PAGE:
It was reported today that British Petroleum, the folks who brought you the 2010 Deepwater Horizon oil spill in the Gulf of Mexico, is asking that the Clean Water Act penalties that it must pay should be reduced because the cost of crude oil is low.
What? So will BP offer to pay the full penalty – or more – if oil returns to or exceeds the 2010 world price? I don’t think so.
For some rational context, BP was found liable in court for gross negligence and willful misconduct in connection with the tragedy in which eleven workers died and 4.2 million barrels of crude oil were spilled into the rich waters of the Gulf of Mexico. The statutory penalty in the Clean Water Act for its actions is a maximum of $4,300 per gallon, or over $18 billion. The finding of gross negligence and willful misconduct means that, outside of outright criminality, BP is the worst of the worst. The damage that BP did to the Gulf, its ecosystems and citizens has nothing – nothing – to do with the price of oil, then, now or ever.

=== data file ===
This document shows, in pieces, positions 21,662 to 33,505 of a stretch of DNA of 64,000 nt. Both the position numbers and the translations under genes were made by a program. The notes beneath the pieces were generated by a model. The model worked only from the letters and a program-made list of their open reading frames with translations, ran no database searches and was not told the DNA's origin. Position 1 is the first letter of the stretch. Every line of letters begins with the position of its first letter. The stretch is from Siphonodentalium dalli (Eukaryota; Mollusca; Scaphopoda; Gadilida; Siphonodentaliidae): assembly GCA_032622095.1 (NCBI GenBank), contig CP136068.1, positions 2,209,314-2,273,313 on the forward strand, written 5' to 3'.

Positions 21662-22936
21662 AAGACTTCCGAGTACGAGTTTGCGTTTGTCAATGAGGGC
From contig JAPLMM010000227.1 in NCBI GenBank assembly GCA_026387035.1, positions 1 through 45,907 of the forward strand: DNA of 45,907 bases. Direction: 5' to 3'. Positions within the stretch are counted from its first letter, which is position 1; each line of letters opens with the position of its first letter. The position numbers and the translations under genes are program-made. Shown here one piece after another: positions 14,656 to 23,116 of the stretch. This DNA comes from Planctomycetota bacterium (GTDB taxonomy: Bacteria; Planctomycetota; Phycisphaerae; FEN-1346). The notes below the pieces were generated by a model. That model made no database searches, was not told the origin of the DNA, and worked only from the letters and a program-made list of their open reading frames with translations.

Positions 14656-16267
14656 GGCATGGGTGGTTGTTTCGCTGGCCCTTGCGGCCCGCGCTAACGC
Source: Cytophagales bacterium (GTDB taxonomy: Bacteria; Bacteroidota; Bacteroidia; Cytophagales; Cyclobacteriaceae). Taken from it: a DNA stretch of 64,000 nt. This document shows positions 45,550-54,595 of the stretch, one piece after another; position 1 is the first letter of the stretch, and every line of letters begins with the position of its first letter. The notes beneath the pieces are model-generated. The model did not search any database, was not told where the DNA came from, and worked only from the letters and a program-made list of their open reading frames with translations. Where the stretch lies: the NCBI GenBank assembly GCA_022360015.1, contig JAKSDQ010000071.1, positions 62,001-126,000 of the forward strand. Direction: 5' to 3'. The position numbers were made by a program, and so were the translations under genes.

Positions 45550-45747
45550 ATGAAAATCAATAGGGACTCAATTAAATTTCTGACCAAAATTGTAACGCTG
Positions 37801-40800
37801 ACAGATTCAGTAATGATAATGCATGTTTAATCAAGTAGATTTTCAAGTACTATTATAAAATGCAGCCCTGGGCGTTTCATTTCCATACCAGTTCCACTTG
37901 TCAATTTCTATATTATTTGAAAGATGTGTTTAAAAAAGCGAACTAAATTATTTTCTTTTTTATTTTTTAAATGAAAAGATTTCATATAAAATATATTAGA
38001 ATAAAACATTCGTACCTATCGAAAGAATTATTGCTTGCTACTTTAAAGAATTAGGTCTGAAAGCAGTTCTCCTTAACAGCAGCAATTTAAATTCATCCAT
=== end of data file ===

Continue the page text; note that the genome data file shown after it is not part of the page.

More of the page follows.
In fact, the Clean Water Act penalties are not related in any way to market oil prices, so BP’s reasoning is specious. Morally the argument is absurd. Oil prices rise and fall but the damage from this disaster - to our workers, waters and wildlife - endures. The people of the Gulf are bearing those costs every day. For BP to try to weasel out of its share of those costs is a disgraceful as it is typical of this industry and its shameful record of destroy-and-duck out. What this makes clear is one thing: oil is not cheap - at any price. What we're charged for gas at the pump is just a down payment on the far larger tab we're running from the environmental damage and risk of this dangerous and destructive industry. Instead of making excuses for this industry it's time to do what eight presidents dating to Richard Nixon have called on us to do, and break our national addiction to this costly and destructive fuel and invest in the safe and sustainable energy solutions of the future.